Coyotes are common throughout most of the Chicago region, and our radio-tracking data demonstrate that people and coyotes coexist on a daily basis, with people usually unaware of the potential for interactions. A few individuals can sway people to believe that coyotes are bad, while the majority of animals go about their lives without us ever seeing them. A synthesis of results from the Chicago metropolitan area produces a portrait of a coyote that appears to benefit from the urban landscape through enhanced survival and possibly elevated population densities, while also exhibiting strong spatial and temporal avoidance of humans by consistently avoiding developed portions of the landscape and shifting activity patterns to nighttime hours.
- As a top predator, coyotes are performing an important role in the Chicago region. Increasing evidence indicates that coyotes assist with controlling rodent, deer, and Canada goose populations.
- Coyotes in urban environments switch their activity patterns to be more active at night when human activity is minimal.
- Most coyotes are feeding on typical prey items, such as rodents and rabbits, and generally avoiding trash.
- Wildlife feeding will eventually habituate some coyotes, leading to conflicts.
- Coyotes appear to be monogamous.
- Coyotes are exposed to a wide range of diseases; however, to date, none of them pose a serious human health risk. In general, the coyote population appears to be relatively healthy.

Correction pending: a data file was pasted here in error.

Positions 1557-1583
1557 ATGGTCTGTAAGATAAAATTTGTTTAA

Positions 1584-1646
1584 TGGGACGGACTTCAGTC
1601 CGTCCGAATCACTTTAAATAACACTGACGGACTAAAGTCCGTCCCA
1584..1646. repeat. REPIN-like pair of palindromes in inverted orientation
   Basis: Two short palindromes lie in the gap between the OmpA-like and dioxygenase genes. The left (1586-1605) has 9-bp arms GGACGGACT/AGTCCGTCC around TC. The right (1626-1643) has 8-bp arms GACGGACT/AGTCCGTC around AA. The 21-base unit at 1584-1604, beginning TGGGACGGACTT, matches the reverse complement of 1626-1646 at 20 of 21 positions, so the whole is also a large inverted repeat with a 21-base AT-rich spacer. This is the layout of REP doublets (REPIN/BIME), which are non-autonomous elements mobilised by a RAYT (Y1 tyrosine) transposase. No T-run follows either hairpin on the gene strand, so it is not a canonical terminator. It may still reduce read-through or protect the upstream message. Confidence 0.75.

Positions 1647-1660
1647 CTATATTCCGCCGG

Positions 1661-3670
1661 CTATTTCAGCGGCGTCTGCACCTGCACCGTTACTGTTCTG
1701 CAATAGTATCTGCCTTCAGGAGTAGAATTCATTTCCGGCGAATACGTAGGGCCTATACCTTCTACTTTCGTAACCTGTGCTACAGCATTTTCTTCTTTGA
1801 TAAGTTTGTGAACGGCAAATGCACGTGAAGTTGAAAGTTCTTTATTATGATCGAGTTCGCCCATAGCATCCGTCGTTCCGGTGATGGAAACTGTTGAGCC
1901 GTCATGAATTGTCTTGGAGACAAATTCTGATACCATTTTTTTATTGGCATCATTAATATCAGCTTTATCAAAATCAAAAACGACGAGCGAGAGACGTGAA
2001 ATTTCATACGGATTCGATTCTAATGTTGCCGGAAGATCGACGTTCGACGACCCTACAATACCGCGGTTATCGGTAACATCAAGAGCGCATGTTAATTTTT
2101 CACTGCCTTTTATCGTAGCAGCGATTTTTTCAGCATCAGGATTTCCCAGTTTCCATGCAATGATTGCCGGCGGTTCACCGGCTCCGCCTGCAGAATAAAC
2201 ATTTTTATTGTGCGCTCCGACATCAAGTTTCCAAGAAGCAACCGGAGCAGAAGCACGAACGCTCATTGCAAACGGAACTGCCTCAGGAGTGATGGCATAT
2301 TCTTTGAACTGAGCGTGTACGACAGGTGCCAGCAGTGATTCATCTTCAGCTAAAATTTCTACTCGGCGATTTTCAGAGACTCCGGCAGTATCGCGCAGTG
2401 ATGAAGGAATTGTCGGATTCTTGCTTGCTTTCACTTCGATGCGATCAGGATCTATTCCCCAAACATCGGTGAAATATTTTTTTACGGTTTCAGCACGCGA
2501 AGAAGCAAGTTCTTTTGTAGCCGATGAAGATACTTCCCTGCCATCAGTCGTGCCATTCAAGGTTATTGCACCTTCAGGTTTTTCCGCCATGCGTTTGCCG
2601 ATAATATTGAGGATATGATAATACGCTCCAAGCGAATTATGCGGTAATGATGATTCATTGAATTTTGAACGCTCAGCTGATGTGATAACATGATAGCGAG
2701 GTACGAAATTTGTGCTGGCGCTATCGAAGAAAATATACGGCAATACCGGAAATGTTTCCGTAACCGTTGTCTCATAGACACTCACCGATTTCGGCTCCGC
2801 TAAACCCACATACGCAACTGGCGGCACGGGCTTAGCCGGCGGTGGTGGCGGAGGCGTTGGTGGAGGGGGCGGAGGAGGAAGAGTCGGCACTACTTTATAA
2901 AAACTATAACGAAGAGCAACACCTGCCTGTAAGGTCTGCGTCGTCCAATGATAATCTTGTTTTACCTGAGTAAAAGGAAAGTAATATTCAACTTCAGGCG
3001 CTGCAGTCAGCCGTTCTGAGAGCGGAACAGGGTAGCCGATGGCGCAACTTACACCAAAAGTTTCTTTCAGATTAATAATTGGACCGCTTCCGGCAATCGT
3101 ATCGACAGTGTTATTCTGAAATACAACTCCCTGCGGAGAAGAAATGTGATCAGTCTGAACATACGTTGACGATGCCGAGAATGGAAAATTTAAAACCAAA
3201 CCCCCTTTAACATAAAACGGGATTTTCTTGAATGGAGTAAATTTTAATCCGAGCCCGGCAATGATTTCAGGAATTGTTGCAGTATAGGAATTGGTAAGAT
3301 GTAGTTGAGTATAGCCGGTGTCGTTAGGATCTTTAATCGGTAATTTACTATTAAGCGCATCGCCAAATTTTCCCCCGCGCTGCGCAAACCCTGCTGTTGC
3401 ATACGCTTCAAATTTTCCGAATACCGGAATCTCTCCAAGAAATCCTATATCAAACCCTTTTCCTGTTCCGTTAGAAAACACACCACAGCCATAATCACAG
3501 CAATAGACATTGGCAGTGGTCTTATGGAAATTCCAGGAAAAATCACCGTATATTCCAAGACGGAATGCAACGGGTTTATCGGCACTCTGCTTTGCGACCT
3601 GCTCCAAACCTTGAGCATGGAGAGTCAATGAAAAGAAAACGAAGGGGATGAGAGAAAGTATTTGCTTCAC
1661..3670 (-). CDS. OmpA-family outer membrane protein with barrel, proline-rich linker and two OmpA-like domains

- Effective control programs target nuisance coyotes, rather than targeting the general coyote population. Coyotes removed through lethal control efforts or other causes are quickly replaced.
- There are individuals who exhibit dangerous behavior that sometimes should be removed from the population.
- Successful management programs include public education and outside consulting.
- Some types of repellents, such as electronic devices employing lights and sound, may be useful for preventive control of coyotes, but more work is needed to evaluate their effectiveness and other hazing techniques.
Despite the importance of natural habitat for coyotes, some individuals are capable of maintaining territories in portions of the landscape with minimal or no natural areas and elevated human activity. However, coyotes, as a general population, consistently avoid areas associated with humans, regardless of their sex, social status (i.e. resident or transient), activity period (i.e. daytime or nighttime), or the amount of urban development within their home ranges.
These things the coyotes have taught us, however, may not always remain true; the objective in continuing this long-term study is to effectively observe the small changes happening daily that result in the big changes over time.